We were promised an airport in 2002. During this time millions of pounds have been spent on various studies - consultants have come and gone in droves, at huge expense. If this isn't a waste on British taxpayers money then I don't know what is. We are not asking for a big international airport as the possibility of tourists queuing to come here is rather slim. All we need is a small airstrip that will enable flights to move between St Helena and Ascension Island.
We have been for over 300 years loyal to the British Crown, our island was used during the time that Britain was developing its trading links with the Far East. Our people have supported the Motherland and fought in the two world wars, the Falklands War, Iraq and Afghanistan - what else have we to do to be treated as other citizens of the United Kingdom?
Ivy Ellick, Putty Hill, Alarm Forest, Island of St Helena, South Atlantic

My grandmother was St Helenian and I have traced her family back to the 1790s on the island. She and all her sisters left when they married British soldiers stationed there during the Boer War. Whilst such a remote existence lends itself to an idyllic lifestyle, that is just a romantic notion. Even in the 1890s the girls knew they had to leave to have any sort of life and the British Garrison provided that freedom. Neither my grandmother or her sisters ever went back. I suspect access was even harder in those days. Her brothers also left, as records show no trace of them marrying or dying on the island. My brother and I always say we would love to visit - probably family still there, but as we are now pensioners it will probably remain a dream.
Josephine Hart, Harwich, England

While the romance of distance maybe appealing the need to bring access to the island should come first. Having lived and worked on Ascension Island for 12 months I have a basic understanding of how difficult it is to purchase everyday essentials such as fresh fruit and veg. I use to shop at Asda online and have a shipping company send my order out to me via the MoD ship, this meant shopping three months in advance. The people of St Helena are warm and friendly and I can understand that there maybe some that do not want the island opened up by an airport, however the obvious need to bring in produce and goods is evident, and the need for emergency services and hospitals even more evident. The British Government want to wake up and look after their own people as well as they do people of other nations.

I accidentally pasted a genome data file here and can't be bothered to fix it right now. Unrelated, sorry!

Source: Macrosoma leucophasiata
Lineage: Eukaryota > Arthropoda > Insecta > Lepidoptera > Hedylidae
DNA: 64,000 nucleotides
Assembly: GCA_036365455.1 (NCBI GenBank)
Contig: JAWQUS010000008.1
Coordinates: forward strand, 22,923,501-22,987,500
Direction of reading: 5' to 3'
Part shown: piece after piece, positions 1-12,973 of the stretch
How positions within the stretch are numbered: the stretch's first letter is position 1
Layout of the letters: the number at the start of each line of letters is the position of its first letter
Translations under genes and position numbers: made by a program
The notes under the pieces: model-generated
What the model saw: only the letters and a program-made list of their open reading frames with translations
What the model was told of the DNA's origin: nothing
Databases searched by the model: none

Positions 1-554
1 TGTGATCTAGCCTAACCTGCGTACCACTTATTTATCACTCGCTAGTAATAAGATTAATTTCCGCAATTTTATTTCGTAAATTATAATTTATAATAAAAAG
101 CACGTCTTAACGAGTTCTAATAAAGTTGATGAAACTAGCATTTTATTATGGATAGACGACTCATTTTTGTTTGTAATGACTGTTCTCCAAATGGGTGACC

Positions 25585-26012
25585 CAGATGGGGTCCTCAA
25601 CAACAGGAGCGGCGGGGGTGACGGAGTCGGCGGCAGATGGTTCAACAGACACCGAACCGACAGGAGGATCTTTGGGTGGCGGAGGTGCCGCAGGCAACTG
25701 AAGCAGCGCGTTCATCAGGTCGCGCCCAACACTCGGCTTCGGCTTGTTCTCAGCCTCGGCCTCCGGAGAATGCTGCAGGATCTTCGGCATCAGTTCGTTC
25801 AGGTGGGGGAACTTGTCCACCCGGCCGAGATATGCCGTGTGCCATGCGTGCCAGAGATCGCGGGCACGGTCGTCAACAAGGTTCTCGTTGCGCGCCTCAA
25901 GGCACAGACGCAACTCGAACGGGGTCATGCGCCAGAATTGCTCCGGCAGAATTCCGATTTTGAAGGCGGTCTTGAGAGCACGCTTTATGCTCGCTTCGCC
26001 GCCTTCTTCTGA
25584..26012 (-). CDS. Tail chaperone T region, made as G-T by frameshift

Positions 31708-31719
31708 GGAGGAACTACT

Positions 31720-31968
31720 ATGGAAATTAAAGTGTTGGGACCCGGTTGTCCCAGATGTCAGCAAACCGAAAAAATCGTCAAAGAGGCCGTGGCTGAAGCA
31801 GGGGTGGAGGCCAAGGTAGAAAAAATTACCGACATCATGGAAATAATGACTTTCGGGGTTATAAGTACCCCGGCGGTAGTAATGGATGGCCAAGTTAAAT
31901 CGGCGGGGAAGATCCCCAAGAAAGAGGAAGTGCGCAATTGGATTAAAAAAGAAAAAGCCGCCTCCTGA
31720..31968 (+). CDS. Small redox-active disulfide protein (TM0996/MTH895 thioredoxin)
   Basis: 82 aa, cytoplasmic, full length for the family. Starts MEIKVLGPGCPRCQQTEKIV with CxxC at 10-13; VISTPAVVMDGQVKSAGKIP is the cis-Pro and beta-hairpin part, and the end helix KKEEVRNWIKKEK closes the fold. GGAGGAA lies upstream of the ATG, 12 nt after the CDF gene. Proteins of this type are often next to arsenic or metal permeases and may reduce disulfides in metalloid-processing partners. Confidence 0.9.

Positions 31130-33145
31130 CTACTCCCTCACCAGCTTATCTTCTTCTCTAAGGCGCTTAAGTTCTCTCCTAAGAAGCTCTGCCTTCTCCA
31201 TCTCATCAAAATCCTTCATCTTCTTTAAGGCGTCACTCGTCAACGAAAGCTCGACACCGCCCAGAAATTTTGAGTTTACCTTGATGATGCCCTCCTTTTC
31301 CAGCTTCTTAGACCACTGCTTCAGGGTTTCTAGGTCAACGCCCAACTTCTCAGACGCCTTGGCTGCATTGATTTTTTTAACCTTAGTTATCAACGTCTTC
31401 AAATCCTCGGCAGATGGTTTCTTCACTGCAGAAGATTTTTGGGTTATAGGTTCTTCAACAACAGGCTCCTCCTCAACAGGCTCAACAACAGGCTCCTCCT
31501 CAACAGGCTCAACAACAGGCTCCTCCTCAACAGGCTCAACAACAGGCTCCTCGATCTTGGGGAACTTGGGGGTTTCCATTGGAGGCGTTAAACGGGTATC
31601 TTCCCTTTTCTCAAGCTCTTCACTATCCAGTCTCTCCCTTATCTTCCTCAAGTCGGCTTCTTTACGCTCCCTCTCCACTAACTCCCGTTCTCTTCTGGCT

John Gilmore, Birkenhead

Sounds idyllic, delightful that they want to keep it unchanged and village like. Until you realise that it only exists through subsidy at £20m and a Royal Mail ship. That's £5200 for each person. The sun set on the empire and the big ships along time ago. Sad but true.
Andrewm, London

My wife's family comes from St Helena where the people are incredibly pre-British and law-abiding. However the support from the government is poor and all too often the funds are spent on UK-based "consultants" who go to the island for a paid holiday to produce a report that nobody in London ever reads. Now the vital airport has been postponed (=cancelled) because the funds are not available yet DfiD department is able to give one of the richest countries on the planet, China, some $250m of aid each year.
Stan Curtis, Ramsey, Cambridgeshire

This is the place I want to be. Its almost like where I work. Its about five and a half hours drive, partly through a dusty forest road from the big city - Kumasi or Takoradi. Here at the Bia National Park (where I am one of the assistant park managers), life is pretty simple and inaccessible. It makes me feel happy and important. But here, there is reception for one mobile phone company, no landlines and the internet is only by the modem of that mobile company. The rest of Ghana is an age away. I love it!
Gad Coffie, Kunkunsu, Sefwi, Ghana

I believe that at one time residents of Saint Helena held British passports that entitled them to live on Saint Helena and nowhere else. They were basically in the same situation as Napoleon. Is that still true? Another question. What about hospitals on the island? Are there any?
David , Edison, US

If you'd like to sample life on a remote island, but a lot nearer to home, try Foula, 14 miles west of the rest of the Shetlands. No shops, no law, the post office is somebody's porch... quite an experience. Main hazard, very aggressive birds.
Jenny McWilliam, Leicester

Jenny, Foula is not the "lawless" island she might have others believe. There is no resident police force, but an officer regularly visits the island and is only a boat ride away. And by the way, post office porches can be found all over rural Scotland.
Jodi, Shetlands